Carrying a baby makes some women feel sexy, while others are left feeling exhausted and unattractive. Whichever one you experience, it's more than likely that you have some intimacy questions you're too embarrassed to ask.
Here are seven of the most common questions about sex during pregnancy answered.
Now that I'm pregnant, will sex feel the same as before?
Probably not. There is up to 1.5 times more blood in your body than during a non-pregnant state, and this increased blood flow can make you more sensitive to touch and also experience an orgasm more easily.
This effect may be strongest during the second trimester (after the nausea and fatigue of the first trimester may have decreased a bit) but before you feel too large and unwieldy by the third trimester and can’t bear the thought of trying out athletic new sexual positions.
You may like your increasingly sensitive breasts to be touched, or prefer your partner to keep his hands off – just let him know. Sex is about our bodies as well as our minds, and you may have attitudes towards sex during pregnancy that make it harder for you to enjoy it.
Can sex harm the baby?
One of the most common reasons men (and women) cut back on their sex life during pregnancy is a fear that they’ll hurt the baby. If you’re concerned about that, you can stop worrying right now.
Your baby is surrounded and cushioned by amniotic fluid, and protected by your uterus and a layer of muscles. The mucous plug inside your cervix also helps to guard against infection. The baby is also totally oblivious to any lovemaking that might be going on.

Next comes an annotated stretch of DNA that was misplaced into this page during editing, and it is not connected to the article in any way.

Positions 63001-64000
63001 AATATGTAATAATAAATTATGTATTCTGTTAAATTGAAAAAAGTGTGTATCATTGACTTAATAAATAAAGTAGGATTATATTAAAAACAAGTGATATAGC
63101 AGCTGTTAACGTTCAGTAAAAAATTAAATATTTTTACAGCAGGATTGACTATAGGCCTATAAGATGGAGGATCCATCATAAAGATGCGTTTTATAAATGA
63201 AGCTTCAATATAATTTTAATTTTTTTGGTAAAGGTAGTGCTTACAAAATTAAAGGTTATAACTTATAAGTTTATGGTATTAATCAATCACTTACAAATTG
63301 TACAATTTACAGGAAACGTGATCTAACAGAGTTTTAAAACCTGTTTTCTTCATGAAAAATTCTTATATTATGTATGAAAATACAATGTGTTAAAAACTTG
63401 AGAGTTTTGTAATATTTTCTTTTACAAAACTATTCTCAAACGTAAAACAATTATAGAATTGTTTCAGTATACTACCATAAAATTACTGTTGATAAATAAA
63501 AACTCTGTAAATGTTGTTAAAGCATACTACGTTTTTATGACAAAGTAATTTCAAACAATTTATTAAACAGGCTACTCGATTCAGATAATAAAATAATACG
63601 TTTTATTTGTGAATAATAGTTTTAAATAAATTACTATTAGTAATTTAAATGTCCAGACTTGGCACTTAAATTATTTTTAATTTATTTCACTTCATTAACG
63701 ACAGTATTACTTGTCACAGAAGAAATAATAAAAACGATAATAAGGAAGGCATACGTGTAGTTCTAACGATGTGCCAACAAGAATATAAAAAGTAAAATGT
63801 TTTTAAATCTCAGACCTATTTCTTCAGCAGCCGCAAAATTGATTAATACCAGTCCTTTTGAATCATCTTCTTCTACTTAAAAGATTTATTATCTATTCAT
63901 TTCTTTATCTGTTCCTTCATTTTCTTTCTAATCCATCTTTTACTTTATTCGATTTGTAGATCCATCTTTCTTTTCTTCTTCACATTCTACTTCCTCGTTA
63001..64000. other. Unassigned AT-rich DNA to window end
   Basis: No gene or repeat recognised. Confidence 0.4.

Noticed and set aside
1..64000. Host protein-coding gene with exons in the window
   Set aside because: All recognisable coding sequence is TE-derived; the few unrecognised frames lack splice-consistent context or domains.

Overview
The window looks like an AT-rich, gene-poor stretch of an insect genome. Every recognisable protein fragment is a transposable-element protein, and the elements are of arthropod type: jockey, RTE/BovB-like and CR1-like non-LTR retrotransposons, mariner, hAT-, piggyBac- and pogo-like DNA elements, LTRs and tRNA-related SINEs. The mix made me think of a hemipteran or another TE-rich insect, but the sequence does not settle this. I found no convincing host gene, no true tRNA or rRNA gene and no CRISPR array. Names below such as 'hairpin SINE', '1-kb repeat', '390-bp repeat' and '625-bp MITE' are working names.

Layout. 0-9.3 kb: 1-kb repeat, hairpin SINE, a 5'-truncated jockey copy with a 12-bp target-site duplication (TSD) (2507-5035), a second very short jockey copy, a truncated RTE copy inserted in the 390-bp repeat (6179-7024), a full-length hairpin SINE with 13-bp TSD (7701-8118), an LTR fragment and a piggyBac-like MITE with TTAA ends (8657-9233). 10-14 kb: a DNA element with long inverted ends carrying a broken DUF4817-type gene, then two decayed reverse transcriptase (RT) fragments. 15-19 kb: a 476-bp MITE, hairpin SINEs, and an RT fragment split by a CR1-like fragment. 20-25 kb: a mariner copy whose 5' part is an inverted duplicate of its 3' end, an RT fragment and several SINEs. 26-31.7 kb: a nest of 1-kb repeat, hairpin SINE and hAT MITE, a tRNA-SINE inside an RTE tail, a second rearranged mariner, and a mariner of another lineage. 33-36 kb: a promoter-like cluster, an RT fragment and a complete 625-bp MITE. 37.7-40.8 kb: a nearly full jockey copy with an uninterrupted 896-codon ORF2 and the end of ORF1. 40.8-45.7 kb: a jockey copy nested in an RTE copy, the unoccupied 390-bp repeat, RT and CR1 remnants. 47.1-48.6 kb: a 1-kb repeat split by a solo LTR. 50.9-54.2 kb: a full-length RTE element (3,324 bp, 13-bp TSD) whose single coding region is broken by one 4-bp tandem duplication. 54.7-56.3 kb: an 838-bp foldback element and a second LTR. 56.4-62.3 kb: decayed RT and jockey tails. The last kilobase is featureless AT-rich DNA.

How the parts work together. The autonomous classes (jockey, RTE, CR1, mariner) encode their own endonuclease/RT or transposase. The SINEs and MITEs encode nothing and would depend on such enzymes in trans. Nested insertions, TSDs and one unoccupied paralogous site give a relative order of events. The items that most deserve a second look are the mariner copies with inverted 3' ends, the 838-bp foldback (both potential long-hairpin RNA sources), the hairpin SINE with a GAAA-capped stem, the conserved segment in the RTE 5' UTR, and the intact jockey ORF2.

Is it normal to not want sex at all during pregnancy?
Of course it is. Some women’s sexual urge is biologically driven so once that aim of pregnancy is achieved, it’s hard to feel sexual. But try to remember there is more to sex than that biological urge. Your partner and you will need to maintain your intimacy throughout this tough time so try to get some help if you’re feeling really tired and turned off.
Why do my breasts leak during sex?
Your breasts prepare for feeding a baby way in advance – meaning that they start producing colostrum (the thick yellow superfood on which your baby will live for the first three days of his or her life) from about the third month of pregnancy.
During sexual arousal, the feel-good hormone oxytocin is released, and guess what? That’s the same hormone that is released when you are breastfeeding. The “cuddle hormone” which helps you relate sexually to your partner also lets mom and baby bond, while also helping the milk let down.
So it’s completely natural for some milk to leak during sex, but if it bothers you, wear a breast pad or padded bra, or ask your partner to steer clear of the area. Remember that the leaking during lovemaking can go on for as long as you lactate and breastfeed after the birth of your baby.
Will sex bring on labour?
There is some evidence to suggest that depositing semen near the neck of the womb can help get a labour going – but only if the baby is ready to be born.
It’s rich in prostaglandins, which is thought to kick off contractions. Sex is often recommended to couples whose pregnancy has gone past their due date. And while doing the deed (with orgasm) might seem like an impossibility when you are nine months pregnant it can, and has, been done before.
Can we have sex after the birth?
You may bleed for up to six weeks after the birth, so you probably won’t want to consider sex before then. You’ll probably also be too tired, too busy and too distracted to engage in intercourse.
Can the baby hear us?
Er. Yes. From 24 weeks your baby can respond to loud noises outside of the womb. So your baby may know something is going on but won’t understand what. And the endorphins produced from sex enter your bloodstream and enter your baby’s – so it’s happiness all round.
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